Blunkett row with police chief heads for court

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The Independent Online

The power struggle between David Blunkett and the Humberside chief constable moved to the courts yesterday when the Home Secretary applied for an injunction to force the suspension of the police officer.

The power struggle between David Blunkett and the Humberside chief constable moved to the courts yesterday when the Home Secretary applied for an injunction to force the suspension of the police officer.

The High Court action followed the refusal by Humberside Police Authority to remove their police chief, David Westwood, for his role in the loss of intelligence material on alleged sex offences by Ian Huntley, the Soham murderer.

Mr Blunkett also attacked the Humberside police's overall record saying it was ranked the second-worst performing force out of 43 in England and Wales.

The Home Secretary brushed aside a renewed request by the Humberside Police Authority to reconsider his instruction for them to suspend Mr Westwood. The chief constable has defied Mr Blunkett's calls for his removal arguing that despite being severely criticised in the inquiry report, by Sir Michael Bichard, into the blunders which allowedHuntley to get a job as school caretaker, he had the support of local people and other police chiefs.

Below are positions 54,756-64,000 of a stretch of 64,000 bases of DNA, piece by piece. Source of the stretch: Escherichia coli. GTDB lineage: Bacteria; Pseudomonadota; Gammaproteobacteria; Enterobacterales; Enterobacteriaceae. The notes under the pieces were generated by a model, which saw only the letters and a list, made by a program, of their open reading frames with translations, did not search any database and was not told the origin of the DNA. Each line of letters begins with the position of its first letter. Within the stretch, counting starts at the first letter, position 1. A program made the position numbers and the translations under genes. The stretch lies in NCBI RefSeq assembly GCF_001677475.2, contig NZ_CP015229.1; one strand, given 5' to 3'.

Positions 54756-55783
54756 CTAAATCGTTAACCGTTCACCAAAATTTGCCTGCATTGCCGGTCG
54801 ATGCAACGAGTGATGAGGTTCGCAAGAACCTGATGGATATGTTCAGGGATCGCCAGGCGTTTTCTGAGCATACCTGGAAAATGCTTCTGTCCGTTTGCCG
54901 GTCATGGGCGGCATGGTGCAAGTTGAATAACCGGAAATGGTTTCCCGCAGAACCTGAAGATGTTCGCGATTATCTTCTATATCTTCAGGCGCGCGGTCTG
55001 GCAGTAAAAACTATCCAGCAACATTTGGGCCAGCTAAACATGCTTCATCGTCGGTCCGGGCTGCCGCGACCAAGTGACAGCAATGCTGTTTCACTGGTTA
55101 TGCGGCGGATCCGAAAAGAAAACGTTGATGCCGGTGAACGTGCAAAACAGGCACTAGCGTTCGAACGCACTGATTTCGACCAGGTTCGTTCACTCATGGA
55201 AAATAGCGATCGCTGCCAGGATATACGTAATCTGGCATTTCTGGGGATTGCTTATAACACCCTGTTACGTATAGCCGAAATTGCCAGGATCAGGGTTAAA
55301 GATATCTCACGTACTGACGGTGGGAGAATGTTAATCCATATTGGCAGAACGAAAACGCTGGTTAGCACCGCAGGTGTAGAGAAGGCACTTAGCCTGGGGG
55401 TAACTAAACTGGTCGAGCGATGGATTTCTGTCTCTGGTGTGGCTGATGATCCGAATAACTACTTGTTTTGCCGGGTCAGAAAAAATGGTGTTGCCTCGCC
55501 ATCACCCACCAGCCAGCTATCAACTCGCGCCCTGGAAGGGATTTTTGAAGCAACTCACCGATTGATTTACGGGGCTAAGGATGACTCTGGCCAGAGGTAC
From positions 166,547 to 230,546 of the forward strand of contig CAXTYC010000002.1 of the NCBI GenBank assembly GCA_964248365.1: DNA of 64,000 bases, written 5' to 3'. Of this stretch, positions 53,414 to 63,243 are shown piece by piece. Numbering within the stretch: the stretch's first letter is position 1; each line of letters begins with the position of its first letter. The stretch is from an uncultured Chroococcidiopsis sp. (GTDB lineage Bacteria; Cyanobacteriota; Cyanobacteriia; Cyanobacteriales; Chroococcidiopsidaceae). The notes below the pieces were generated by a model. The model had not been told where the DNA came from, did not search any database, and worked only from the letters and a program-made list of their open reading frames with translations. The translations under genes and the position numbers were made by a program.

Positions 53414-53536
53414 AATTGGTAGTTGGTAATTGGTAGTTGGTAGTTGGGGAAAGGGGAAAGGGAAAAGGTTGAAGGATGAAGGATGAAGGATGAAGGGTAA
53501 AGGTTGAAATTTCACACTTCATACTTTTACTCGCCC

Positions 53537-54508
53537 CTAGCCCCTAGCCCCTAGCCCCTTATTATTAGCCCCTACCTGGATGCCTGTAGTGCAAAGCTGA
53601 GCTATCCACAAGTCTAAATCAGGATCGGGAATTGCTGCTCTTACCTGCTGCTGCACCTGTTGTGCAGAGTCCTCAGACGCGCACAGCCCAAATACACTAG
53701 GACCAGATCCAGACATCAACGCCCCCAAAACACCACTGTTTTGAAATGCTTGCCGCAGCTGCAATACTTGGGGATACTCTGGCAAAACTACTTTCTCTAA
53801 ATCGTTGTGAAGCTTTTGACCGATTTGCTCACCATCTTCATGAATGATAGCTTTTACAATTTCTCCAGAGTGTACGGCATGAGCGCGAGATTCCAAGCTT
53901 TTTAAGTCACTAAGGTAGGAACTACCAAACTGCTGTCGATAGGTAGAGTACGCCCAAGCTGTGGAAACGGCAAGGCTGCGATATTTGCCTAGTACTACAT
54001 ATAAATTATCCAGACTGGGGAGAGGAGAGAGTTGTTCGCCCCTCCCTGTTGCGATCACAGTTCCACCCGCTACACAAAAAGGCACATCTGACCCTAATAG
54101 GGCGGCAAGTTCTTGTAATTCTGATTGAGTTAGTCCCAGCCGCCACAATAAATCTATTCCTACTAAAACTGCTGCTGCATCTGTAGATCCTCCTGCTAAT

But Mr Blunkett issued a statement yesterday saying: "In the light of the continuing failure of the Humberside Police Authority to comply under the 2002 Police Reform Act with my requirement to suspend their Chief Constable, I am lodging papers with the High Court asking them to enforce the law and grant a hearing."

He said the Bichard report highlighted Mr Westwood's personal responsibility for the "shocking" failings of his force.

It is the first time the Home Secretary has used powers under the Police Reform Act 2002 to order the suspension of a chief constable in this way.

Earlier in the day the authority revealed it had written to Mr Blunkett explaining why they want him to reconsider.

The move comes amidst mounting criticism of the Home Secretary's own handling of the Soham inquiry.

* Mr Blunkett said yesterday he wants to stay on as Home Secretary if Labour win the next general election. The politician said he would like to build on the foundations he has laid during his first years in the department.